The problem arises when bad, officious and niggling laws turns that policeman in the head into a tyrant and a scold, and it becomes the duty of every decent man to break those bad, officious and niggling laws. Not just violate those laws, but break and destroy them through civil disobedience.

    Christians call this martyrdom. The legal position of the martyr is indeed rather curious, for he is neither law-abiding nor criminal. He breaks the bad, officious or niggling law in the hope that it will one day be altogether broken and destroyed, but he submits to the punishment out of fealty to Law.

    Going back to the ancient Greeks, the defining character of Western man was that he saw himself as neither servile nor savage. The orientals were servile and lacked the spirit to disobey a despot. The Scythians were savages who lacked the reason to obey a just laws. The crucial question was therefore how to distinguish just laws from the bad, officious and niggling laws of despot.

    And the answer was that a just law cannot be contrary to “higher laws” of nature, reason, or the revealed will of God. If an oriental despot commands me to fly, the higher law of nature commands me to show civil disobedience and perhaps suffer martyrdom. If an oriental despot commands me to affirm that up is down, the higher law of reason commands me to show civil disobedience and perhaps suffer martyrdom. If an oriental despot commands me to dishonor God (perhaps by worshiping the despot), the higher law of revelation commands me to show civil disobedience and perhaps suffer martyrdom.

    The true martyr (with a true understanding of nature, reason and God’s will) is more perfectly “under the law” than some servile lickspittle. This too is an essential part of the Western legal tradition.

    • The problem arises when bad, officious and niggling laws turn that policeman in the head into a tyrant and a scold, and it becomes the duty of every decent man to break those bad, officious and niggling laws. Not just violate those laws, but break and destroy them through civil disobedience.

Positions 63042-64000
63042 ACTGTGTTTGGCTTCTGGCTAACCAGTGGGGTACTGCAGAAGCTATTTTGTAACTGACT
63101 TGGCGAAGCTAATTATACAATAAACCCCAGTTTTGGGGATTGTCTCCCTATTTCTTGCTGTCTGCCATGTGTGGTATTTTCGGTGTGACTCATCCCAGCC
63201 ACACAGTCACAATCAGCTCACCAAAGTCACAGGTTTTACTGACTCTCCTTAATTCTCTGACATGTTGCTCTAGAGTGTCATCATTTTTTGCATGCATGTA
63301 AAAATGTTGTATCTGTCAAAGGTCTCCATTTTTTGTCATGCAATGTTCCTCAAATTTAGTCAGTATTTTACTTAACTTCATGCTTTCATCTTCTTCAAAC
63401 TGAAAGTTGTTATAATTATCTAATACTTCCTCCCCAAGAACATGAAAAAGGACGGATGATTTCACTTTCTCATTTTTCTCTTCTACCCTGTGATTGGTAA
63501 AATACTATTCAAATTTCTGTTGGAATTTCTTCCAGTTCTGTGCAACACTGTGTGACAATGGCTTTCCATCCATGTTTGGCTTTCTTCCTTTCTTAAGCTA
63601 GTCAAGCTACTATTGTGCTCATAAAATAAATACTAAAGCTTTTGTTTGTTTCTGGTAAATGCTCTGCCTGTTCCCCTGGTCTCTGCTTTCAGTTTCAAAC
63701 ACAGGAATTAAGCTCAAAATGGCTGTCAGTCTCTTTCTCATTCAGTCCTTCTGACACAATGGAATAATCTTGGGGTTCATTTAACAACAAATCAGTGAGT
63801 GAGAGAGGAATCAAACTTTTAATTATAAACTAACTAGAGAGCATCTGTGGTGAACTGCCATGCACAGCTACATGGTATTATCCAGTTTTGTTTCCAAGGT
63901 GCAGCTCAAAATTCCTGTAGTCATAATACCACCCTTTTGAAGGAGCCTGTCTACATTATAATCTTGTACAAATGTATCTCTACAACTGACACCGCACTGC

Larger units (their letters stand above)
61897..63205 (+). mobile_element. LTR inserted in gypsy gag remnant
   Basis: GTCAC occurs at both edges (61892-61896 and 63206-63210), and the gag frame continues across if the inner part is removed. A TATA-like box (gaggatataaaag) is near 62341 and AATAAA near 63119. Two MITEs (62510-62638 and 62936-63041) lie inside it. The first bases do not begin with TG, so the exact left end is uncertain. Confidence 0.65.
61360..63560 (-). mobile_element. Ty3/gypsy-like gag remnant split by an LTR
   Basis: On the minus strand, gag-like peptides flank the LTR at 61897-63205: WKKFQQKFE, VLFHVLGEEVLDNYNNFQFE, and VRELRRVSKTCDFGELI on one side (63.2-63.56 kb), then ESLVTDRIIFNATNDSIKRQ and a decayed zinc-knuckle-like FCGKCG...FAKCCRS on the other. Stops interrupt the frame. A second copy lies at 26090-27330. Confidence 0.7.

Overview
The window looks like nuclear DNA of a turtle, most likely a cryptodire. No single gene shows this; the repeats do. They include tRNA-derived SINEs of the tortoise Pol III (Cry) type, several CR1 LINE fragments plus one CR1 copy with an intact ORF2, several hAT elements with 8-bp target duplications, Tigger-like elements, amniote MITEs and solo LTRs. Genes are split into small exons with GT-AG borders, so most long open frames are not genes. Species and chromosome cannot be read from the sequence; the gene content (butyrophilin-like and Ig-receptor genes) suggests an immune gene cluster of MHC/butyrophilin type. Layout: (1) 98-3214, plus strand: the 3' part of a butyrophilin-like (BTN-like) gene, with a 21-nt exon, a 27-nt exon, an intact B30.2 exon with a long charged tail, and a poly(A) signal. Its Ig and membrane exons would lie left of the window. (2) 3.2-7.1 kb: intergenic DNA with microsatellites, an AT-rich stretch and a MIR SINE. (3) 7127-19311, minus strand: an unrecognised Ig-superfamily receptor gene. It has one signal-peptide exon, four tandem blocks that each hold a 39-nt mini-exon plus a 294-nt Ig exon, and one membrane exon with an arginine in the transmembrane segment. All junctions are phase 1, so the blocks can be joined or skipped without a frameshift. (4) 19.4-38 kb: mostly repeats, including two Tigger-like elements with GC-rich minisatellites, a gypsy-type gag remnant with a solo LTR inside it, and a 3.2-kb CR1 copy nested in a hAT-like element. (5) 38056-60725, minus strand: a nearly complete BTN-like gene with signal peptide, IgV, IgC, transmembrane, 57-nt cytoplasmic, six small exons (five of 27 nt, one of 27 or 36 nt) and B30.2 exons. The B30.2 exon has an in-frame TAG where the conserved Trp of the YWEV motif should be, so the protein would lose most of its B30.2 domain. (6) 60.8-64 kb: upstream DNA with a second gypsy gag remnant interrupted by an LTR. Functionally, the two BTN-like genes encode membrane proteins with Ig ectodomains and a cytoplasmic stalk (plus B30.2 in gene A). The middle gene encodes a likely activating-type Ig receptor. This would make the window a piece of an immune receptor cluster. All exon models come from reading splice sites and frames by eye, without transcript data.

Some years back (around 2012 as I recall) I had an interesting telephone conversation with one of my (elder) cousins concerning this very issue. My position was almost precisely that of your own, whereas my cousin took the “conservative” position that the law, regardless of its morality/immorality, must be obeyed until it can be changed through the electoral/legislative process. I of course strongly disagreed with his position, and we argued (fruitlessly) back and forth over the matter for several minutes until, at length, my cousin got very frustrated with and angry at me and began to yell at and curse me. “It’s the mother-f***ing law!,” exclaimed he. To which I calmly replied, “yes, but it is an immoral law, and I am therefore under no obligation to obey it; indeed, I view it as ipso-faco non-law.” By this point my cousin was seething with anger and was cursing like a madman. I asked him to calm down and allow me to ask a relevant question of him. He conceded. I then asked, “so what do you think of the Founding Fathers such as Washington, Jefferson, Madison, Hamiton, Webster, etc – lawbreakers or no?” “Hell no!” says he; “they were great and honorable men of God who were throwing off tyranny!” “I beg differ,” says I; “they were in rebellion against the laws of their King and country. This means that they were in fact Law Breakers.” I had struck the right note. My cousin went silent for a few seconds, then finally replied that “Well, all I am saying is that if you’re going to break the law, then you had better be ready to suffer the consequences.” “No argument there,” says I. And that was the end of the conversation.

      • This is why temperamental conservatives become good leftists when the Left is in power. They respect authority but have no theory of the grounds of authority. The Left calls this the “authoritarian personality,” and actually has no objection to it so long as it is taking orders from the Left. There is also a confidence that a democratically elected legislature will never pass a truly wicked and evil law–such as, say, a law to draft our daughters into combat units. Never happen. Right?

      • @JMSmith, on temperamental conservatism. I agree, but it is a very difficult obstacle to overcome, it is not just temperament. For example, the German police says that when the big refugee waves in 2015 started, crime indeed went up, but now it is down again. I flat out disbelieve that. It might be true in some formal sense like old people no longer daring to go out after dark and thus don’t get victimized, but in the essential sense of people actually getting safer, or smaller numbers of predators out on the streets, not. But I have no evidence against it. And my temperament is indeed that that I should believe the police. I would believe evidence over the police, but I don’t have. All I have is my skeptical mind, because I see no logical reasons for a reduction in crime. And disagreeing with the police just based on that is temperamentally quite difficult. It is simply hard to imagine the police being converged into an institution that covers up and thus supports attacks on citizens and its reasons.